Beautiful Feet of Peace

beautiful_feet| by Jamie Arpin-Ricci

The gunshot shattered the silence that sunny afternoon as my wife and I relaxed in our living room. For a few moments, we stared wide-eyed at each other. Gunshots are not unheard of in the inner-city neighbourhood we call home, but a daytime shooting so close to our home was a first. In that moment, I faced a choice: stay in the safety of my house or put on my shoes to see if anyone needed help.

“…Your feet fitted with the readiness that comes from the gospel of peace” (Ephesians 6:15).

We put on our shoes when we are going somewhere. The gospel of Jesus Christ calls us to go into the entire world with His message of salvation and hope. However, in the history of God’s people, we have not always brought “good news” with us, and certainly not the gospel of peace.

Paul powerfully demonstrates the paradox of the gospel by call us to put on armour—the garb of warfare—yet when he gets to the part of us that brings us to our enemies, he calls us to put on peace. In this way we see that the gospel is by no means passive or weak, but powerful and effective. However, it is not the power of the world, but one of true peace.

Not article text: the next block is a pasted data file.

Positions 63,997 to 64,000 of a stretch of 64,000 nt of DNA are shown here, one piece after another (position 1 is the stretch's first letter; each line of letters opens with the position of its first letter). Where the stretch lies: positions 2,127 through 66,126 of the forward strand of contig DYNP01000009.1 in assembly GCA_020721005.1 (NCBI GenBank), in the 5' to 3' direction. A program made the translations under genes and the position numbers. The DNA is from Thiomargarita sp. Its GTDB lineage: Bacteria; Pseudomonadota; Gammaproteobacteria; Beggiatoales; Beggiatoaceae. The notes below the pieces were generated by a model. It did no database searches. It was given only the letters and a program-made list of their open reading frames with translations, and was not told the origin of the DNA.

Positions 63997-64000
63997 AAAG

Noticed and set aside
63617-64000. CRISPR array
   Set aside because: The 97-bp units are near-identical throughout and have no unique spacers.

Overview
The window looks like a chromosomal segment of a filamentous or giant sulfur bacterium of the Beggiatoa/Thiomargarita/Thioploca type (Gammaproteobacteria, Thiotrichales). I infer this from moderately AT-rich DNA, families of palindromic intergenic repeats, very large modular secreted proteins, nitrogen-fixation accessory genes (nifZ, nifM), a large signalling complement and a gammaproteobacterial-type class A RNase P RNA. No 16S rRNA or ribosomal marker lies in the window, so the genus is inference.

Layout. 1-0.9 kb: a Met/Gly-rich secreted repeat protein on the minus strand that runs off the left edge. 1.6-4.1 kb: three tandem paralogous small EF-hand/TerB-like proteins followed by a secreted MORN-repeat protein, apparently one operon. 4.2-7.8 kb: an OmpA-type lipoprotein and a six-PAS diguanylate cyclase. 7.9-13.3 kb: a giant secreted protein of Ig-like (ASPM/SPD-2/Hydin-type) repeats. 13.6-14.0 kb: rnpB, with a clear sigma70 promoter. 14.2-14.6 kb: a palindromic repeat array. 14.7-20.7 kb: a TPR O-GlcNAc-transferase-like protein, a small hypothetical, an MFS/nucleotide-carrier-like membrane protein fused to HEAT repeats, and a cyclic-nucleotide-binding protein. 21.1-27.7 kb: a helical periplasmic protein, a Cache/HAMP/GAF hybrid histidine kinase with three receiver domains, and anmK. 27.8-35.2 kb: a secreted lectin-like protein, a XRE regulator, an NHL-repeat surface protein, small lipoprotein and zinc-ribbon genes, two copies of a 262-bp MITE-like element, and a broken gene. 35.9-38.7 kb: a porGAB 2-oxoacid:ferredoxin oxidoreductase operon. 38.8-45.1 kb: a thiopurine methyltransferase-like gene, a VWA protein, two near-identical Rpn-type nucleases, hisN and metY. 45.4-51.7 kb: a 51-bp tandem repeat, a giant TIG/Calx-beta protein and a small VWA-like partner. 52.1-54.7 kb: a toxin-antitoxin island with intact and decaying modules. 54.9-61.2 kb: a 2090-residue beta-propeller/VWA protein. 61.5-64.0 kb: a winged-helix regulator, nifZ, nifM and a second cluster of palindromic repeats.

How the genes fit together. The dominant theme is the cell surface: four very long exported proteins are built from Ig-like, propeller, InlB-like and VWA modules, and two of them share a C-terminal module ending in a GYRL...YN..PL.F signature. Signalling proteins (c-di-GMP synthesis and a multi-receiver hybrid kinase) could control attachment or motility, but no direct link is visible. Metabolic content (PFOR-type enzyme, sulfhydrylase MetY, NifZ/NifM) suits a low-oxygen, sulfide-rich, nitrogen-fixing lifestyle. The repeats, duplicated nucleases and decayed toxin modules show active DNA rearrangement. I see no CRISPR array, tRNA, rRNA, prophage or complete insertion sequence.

That afternoon I found that a friend had been shot in the leg in a gang-related shooting. He was loaded into the ambulance and recovered perfectly. Yet, stepping out that door into the threat of violence was only possible because I deeply believed God was with me, giving me a peace which would carry His love to the world—if I chose to put on my shoes and go.

“How beautiful on the mountains are the feet of those who bring good news, who proclaim peace, who bring good tidings, who proclaim salvation, who say to Zion, ‘Your God reigns!’” (Isaiah 52:7).

Jamie Arpin-Ricci, CJ, is a writer and pastor of Little Flowers Community, an inner-city church plant in Winnipeg, MB. He is the author of the forthcoming The Cost of Community: Jesus, St. Francis & Life in the Kingdom (IVPress, November 2011). He blogs regularly at

The article above was featured in the March 2011 issue of SEVEN magazine.